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  5. #4
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    You should be able to access the hard drives. But they need to be mounted first. They are not mounted right now and thats why you didn't see them in your device list. To find out whats mounted just type 'mount' and a list will appear of whats mounted.

    A little more info on the drive you are trying to access:
    Are there multiple (or any for that matter) partitions, if so, which ones do you want to access, all? what partitions and what filesystem(s) (e.g. NTFS, fat32, ext2, etc.) are on the drive? Or is there nothing at all and you want to create new and access?

    Let me know!

  6. #5
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    [beorn@www beorn]$ mount
    /dev/hda2 on / type ext3 (rw)
    none on /proc type proc (rw)
    usbdevfs on /proc/bus/usb type usbdevfs (rw)
    /dev/hda1 on /boot type ext3 (rw)
    none on /dev/pts type devpts (rw,gid=5,mode=620)
    none on /dev/shm type tmpfs (rw)
    [beorn@www beorn]$

    Yes, I see what you mean. I had assumed all hard drives were automatiically mounted at startup, but I see I assumed wrong.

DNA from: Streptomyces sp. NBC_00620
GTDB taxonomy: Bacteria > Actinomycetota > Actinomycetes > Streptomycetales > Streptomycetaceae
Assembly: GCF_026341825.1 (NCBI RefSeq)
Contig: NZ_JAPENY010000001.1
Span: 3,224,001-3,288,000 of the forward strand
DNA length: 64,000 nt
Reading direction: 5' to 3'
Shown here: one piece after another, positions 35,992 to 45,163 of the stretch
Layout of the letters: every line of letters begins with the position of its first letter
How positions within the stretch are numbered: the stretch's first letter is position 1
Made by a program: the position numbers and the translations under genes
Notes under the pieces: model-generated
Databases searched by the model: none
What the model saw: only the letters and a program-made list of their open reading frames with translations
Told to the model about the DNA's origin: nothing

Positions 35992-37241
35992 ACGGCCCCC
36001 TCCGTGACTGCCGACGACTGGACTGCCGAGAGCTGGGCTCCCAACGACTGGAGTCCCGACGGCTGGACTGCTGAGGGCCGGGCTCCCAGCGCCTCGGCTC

I allowed the system to partition automatically the total available space when installing Lunux. I think it was one partition for boot, one for swap files, and the rest all one big area.

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    This is my /etc/fstab file:

    LABEL=/ / ext3 defaults 1 1
    LABEL=/boot /boot ext3 defaults 1 2
    none /dev/pts devpts gid=5,mode=620 0 0
    none /proc proc defaults 0 0
    none /dev/shm tmpfs defaults 0 0
    /dev/hdb1 swap swap defaults 0 0
    /dev/cdrom /mnt/cdrom udf,iso9660 noauto,owner,kudzu,ro 0 0
    /dev/fd0 /mnt/floppy auto noauto,owner,kudzu 0 0

    Hard drive 2 is not listed, so of course it does not mount automatically at startup. Is this an indication that the second hard drive was never formatted and partitioned?

  8. #7
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    Ok - lets try to mount your hdb.
    First lets see whats there. Type:
    Code:
    fdisk /dev/hdb
    then press the letter 'p' and enter, should get a list like
    ]/dev/hdb1
    /dev/hdb2
    etc
    Pay attention to filesystem type (fat32, ext3, etc.)
    exit fdisk w/ q command
    mkdir a directory to mount to (for this example I'll use a dir in the /mnt directory called other120gb) call the dir whatever you want, and place in wherever you want.
    Try to mount, using dir above, and assuming there is only /dev/hdb1, something like this should work:
    Code:
    mount -t ext3 -o rw /dev/hdb1 /mnt/other120gb
    but you might have to change 'ext3' to whatever filesystem is on /dev/hdb1, or 2, or 3, etc.

    If this works, you can add the drive information to your fstab file, so the partition will mount on boot.

    If this doesn't work maybe that drive is not partitioned or formated.